Poetry Workshop – The Guardian

This poem first appeared in The Guardian in October 2004

It’s only when he turns the pages, touches the paper,that his eyes light up

He keeps a scrapbook of images,
pictures clipped from magazines of places he’s never been.
Mountain ranges and forests
skyscrapers and empty boulevards.
He gazes at them and dreams.
Talks of the day when he will go there,
imagines sometimes he has walked these streets,
breathed unfamiliar mountain air.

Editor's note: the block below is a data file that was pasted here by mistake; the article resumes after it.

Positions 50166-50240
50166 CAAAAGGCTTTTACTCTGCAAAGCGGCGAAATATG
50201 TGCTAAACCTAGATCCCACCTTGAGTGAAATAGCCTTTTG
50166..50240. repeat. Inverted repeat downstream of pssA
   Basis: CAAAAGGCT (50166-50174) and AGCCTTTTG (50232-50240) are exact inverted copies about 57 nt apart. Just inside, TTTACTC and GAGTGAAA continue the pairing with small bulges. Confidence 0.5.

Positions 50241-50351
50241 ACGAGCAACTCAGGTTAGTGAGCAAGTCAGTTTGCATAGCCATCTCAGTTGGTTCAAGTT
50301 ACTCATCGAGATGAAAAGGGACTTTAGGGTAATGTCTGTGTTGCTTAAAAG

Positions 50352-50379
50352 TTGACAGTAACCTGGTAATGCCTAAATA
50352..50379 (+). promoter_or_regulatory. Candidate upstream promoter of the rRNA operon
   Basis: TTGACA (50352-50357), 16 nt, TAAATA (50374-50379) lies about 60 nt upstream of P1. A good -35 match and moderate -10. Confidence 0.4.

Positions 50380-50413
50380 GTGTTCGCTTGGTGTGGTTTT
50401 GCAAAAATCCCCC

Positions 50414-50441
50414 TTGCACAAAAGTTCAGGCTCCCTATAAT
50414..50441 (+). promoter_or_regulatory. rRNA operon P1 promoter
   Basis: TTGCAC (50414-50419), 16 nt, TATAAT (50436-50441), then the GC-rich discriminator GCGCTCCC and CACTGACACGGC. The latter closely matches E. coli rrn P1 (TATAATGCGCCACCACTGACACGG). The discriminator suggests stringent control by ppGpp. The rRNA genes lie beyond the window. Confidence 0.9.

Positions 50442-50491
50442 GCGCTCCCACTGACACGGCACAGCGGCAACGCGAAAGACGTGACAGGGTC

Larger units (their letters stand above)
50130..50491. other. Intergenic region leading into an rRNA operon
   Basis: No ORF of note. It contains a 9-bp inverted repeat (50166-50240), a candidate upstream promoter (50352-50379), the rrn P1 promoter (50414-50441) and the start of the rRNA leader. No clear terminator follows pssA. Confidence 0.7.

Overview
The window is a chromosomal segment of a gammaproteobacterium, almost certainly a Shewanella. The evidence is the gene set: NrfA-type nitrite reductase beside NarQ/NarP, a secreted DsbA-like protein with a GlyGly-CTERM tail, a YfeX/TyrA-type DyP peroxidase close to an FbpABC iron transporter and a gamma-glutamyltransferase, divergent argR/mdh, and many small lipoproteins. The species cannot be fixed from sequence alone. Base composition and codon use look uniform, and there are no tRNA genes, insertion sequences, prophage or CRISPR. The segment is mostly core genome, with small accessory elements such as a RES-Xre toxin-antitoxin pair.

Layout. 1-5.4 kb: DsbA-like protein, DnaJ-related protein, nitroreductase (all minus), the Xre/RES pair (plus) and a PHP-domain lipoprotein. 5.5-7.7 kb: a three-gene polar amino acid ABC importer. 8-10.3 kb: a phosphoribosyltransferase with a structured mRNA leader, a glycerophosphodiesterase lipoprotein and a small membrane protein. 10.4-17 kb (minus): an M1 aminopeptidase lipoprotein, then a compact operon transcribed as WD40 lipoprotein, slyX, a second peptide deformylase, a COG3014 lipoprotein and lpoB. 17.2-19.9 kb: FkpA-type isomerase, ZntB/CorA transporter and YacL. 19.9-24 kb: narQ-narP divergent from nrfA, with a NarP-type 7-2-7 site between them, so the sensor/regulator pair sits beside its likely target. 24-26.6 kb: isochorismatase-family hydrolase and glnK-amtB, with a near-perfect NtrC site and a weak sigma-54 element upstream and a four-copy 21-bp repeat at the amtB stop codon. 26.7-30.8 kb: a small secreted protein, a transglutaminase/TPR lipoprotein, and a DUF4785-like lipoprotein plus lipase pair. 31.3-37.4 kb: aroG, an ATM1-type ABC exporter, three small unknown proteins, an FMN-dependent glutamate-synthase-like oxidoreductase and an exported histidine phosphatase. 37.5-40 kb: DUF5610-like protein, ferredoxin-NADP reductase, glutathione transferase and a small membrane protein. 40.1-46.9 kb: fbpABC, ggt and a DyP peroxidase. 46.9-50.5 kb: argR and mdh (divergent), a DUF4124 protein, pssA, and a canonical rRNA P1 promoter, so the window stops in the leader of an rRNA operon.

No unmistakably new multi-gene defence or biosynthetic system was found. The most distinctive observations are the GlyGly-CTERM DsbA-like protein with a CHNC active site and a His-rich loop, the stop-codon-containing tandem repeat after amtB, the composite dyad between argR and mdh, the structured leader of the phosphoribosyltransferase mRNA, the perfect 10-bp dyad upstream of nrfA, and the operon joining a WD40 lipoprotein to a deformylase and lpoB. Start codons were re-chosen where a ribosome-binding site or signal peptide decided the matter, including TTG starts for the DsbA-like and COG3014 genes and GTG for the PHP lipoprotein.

Thoughts of these far off worlds
make his eyes shine
make the days pass
We are on a train
On our way to visit his father
As we rush through the city
pushing past railway sidings
and on through desolate wastelands
we stare at the craters
where the shipyards used to be
Empty and forlorn, no-one remembers them
save for his father.
This is a damaged landscape
Hit hard by progress
by winds of change
That no-one saw coming.
In the living room
his father sits at a table
scraps of wood and metal spread before him.
He’s assembling them.
Piecing together these fragile little boats
and when we enter he doesn’t look up.
Paintbrush in hand
he continues applying a splash of red to a sail.
Eyes bright and focused,
he fixes the sail to the mast
and another day has passed

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